What does a modern combine harvester and a Diplodocus have in common? One answer, it seems, may be their big footprints on the soil. A new study led by researchers from Sweden and Switzerland has found that the weight of farming machinery today is approaching that of the largest animals to have ever roamed the Earth – the sauropods.
Depicted as the giant, friendly “veggiesaurus” in the movie Jurassic Park, sauropods were the biggest of the dinosaurs. The heaviest were thought to weigh in at around 60 tonnes – similar to the weight of a fully laden combine harvester. Tractors and other machinery used on farms have grown enormously heavier over the past 60 years as intensive, large-scale agriculture has become widespread. A combine harvester is almost ten times heavier today than it was in the 1960s.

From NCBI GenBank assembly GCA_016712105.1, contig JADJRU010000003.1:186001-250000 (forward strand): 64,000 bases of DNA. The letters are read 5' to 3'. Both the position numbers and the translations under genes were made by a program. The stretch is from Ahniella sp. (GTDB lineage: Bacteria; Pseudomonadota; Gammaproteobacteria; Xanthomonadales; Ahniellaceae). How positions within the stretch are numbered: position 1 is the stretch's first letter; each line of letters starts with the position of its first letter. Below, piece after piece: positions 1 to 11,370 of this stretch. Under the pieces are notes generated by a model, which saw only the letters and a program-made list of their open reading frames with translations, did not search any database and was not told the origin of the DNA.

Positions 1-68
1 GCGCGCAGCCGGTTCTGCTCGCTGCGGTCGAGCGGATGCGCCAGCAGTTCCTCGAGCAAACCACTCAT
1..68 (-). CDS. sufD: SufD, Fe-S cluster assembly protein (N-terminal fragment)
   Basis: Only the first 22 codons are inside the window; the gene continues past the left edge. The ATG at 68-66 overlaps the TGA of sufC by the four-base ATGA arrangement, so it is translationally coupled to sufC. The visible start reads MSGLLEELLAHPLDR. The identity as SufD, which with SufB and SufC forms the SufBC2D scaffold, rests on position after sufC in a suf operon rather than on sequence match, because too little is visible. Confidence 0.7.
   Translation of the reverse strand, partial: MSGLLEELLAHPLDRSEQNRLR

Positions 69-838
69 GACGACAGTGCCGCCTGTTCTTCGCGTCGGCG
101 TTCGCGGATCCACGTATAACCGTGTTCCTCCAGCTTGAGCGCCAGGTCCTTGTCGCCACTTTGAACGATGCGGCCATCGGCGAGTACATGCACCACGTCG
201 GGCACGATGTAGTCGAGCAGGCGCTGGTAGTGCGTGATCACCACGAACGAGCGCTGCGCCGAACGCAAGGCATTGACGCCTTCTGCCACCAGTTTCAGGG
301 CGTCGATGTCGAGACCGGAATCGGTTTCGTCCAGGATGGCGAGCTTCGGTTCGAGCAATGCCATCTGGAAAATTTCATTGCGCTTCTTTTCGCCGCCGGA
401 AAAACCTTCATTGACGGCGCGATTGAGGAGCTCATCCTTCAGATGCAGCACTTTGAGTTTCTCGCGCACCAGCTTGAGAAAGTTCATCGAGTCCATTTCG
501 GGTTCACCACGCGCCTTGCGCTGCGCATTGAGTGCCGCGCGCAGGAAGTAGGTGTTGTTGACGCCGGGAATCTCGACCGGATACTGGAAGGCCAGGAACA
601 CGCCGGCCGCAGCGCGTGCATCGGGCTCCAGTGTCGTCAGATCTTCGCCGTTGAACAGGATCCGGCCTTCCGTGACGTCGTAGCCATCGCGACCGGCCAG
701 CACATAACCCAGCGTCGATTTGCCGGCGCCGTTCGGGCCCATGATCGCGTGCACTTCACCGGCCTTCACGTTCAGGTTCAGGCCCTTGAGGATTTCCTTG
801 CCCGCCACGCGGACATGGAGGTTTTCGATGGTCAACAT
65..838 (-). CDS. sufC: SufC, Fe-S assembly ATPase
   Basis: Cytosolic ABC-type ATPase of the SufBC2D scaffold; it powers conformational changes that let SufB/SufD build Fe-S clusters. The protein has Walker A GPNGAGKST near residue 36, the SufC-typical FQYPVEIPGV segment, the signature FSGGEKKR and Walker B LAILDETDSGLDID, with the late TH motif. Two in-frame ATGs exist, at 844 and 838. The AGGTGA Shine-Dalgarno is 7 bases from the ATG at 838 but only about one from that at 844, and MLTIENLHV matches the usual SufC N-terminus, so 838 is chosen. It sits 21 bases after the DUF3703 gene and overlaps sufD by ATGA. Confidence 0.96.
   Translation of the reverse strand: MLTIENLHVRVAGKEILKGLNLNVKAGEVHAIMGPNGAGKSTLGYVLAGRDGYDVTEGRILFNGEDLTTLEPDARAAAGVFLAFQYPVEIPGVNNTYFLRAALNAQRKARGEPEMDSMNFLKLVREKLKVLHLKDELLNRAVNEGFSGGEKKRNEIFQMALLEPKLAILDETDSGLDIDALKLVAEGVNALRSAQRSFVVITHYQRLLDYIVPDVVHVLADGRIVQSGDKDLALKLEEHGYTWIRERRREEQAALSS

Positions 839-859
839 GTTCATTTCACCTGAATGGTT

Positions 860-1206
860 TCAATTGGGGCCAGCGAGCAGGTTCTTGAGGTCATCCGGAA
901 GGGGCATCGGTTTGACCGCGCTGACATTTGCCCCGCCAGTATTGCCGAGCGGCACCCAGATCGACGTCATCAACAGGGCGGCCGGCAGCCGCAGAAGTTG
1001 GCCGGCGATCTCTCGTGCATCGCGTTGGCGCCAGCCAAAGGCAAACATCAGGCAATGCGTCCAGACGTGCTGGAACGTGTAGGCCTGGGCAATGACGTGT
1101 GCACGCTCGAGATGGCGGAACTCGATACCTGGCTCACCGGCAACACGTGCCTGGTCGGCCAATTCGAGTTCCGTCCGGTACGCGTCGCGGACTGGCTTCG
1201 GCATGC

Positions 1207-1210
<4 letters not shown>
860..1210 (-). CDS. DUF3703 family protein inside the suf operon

The weight of animals or machines matters because soils can only withstand so much pressure before they become chronically compacted. They may not look it, but soils are ecosystems containing fragile structures – pores and pathways which allow air to circulate and water to reach plant roots and other organisms. Tyres, animal hooves and human feet all apply pressure, squashing the pores, not just at the surface but deeper down too.